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A natural gas pipeline could soon run between Israel and Turkey

Yuval Steinitz, image courtesy of Shlomi Amsalem via Wikimedia Commons
Yuval Steinitz, image courtesy of Shlomi Amsalem via Wikimedia Commons

Turkey and Israel are on the verge of finalising a deal for a natural gas pipeline between the two countries, according to media reports.

Berat Albayrak, Turkey’s Energy Minister, will visit Israel by the end of this year to conclude the agreement, Israeli energy minister Yuval Steinitz said, according to the Times of Israel.

“Hopefully, Mr. Albayrak will pay a visit to Israel this year in 2017, which will help us accelerate and try to conclude this agreement,” Steinitz said at the recent World Petroleum Congress in Istanbul after meeting Albayrak.

The move marks an improvement in relations between Turkey and Israel, following a rapprochement deal in June 2016 that helped repair a longstanding rift between the two countries. In 2010, Israeli authorities raided a Gaza ship sent by a Turkish charity. Clashes on the ship led to the deaths of nine Turkish activists.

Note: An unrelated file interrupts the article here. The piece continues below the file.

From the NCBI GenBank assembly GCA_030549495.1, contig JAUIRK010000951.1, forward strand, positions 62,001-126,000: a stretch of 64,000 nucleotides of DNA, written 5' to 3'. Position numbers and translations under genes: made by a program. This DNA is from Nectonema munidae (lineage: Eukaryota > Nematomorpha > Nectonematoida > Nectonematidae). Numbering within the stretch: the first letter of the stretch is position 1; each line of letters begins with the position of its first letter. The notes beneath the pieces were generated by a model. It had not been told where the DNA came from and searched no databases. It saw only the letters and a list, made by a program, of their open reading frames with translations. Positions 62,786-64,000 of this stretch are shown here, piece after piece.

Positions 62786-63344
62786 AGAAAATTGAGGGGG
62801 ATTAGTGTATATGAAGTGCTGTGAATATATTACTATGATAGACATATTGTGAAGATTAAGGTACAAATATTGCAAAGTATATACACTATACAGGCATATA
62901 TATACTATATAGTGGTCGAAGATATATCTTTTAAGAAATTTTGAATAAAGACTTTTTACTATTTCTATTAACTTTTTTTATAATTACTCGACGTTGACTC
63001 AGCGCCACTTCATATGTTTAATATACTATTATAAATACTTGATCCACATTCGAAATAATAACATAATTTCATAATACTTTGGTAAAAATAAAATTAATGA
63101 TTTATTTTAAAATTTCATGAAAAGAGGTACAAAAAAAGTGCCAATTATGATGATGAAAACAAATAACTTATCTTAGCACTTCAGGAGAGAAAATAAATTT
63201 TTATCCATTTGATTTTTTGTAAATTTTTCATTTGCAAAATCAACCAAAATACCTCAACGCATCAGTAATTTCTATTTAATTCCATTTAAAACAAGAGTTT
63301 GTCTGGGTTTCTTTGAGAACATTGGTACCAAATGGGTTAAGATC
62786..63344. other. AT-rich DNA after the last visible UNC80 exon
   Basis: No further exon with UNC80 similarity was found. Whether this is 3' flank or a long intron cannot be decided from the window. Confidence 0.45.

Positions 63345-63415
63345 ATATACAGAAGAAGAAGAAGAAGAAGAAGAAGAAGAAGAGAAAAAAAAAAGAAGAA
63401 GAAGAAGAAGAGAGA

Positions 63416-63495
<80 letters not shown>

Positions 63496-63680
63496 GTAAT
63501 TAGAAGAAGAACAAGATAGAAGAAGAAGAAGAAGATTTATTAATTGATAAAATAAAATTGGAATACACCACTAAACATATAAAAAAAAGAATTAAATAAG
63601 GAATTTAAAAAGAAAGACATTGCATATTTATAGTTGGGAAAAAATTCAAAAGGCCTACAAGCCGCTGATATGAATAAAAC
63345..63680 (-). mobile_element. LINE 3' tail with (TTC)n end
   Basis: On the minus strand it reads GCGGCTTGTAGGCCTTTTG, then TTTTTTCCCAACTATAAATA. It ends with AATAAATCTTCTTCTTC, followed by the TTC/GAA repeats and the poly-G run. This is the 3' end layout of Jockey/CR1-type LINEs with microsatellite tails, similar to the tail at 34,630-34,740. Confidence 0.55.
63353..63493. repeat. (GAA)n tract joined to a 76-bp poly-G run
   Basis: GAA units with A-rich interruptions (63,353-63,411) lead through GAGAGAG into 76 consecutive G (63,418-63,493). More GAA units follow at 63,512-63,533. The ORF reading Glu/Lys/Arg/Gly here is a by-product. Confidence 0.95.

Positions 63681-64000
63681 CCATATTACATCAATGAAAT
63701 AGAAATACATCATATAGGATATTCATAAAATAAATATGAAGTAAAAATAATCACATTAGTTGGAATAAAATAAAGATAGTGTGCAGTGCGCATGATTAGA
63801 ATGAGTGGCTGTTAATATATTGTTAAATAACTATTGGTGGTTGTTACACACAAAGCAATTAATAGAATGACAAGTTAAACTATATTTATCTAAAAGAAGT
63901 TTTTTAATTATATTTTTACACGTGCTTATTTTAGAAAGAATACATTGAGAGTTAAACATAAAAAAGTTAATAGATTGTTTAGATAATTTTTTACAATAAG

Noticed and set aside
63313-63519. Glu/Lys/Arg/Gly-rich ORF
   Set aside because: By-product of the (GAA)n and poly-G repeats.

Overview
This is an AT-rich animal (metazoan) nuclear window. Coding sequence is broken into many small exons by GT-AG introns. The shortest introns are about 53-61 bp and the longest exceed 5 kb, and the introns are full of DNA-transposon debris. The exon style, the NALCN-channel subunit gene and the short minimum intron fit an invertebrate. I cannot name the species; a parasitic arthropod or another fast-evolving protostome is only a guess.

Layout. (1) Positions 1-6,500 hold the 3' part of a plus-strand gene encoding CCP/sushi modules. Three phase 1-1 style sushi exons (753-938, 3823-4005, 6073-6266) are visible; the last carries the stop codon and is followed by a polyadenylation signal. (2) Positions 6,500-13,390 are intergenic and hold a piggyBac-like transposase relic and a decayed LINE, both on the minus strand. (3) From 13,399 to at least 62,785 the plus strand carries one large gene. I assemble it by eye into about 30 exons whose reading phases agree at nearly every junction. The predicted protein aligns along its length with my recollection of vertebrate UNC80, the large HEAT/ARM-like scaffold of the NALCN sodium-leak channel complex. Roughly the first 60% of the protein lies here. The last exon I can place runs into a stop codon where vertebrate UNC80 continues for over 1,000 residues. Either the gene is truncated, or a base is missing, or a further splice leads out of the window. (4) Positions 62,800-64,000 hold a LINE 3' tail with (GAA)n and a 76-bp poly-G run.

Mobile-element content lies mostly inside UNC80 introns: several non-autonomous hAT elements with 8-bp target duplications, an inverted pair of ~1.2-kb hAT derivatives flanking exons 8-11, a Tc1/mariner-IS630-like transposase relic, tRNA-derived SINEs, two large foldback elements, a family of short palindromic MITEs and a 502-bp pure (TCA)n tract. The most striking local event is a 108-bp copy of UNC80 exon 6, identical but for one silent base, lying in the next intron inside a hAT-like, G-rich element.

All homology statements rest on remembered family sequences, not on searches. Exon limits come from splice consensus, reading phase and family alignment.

Israel is looking to develop the Leviathan natural gas field, located in the Mediterranean Sea 47km of the country’s coast, in a bid to make the large gas field economically profitable, the Times of Israel claims.

Turkey, meanwhile, is largely dependent on foreign supplies to meet its energy needs, and is keen to diversify its sources.

“We want to build a pipeline stretching from Israel to Turkey in order to be able to export natural gas from Israel to Turkey,” Steinitz said. The Israeli energy minister added that by sending the gas to Turkey, it could be delivered throughout Europe. 

Yuval Steinitz, image courtesy of Shlomi Amsalem via Wikimedia Commons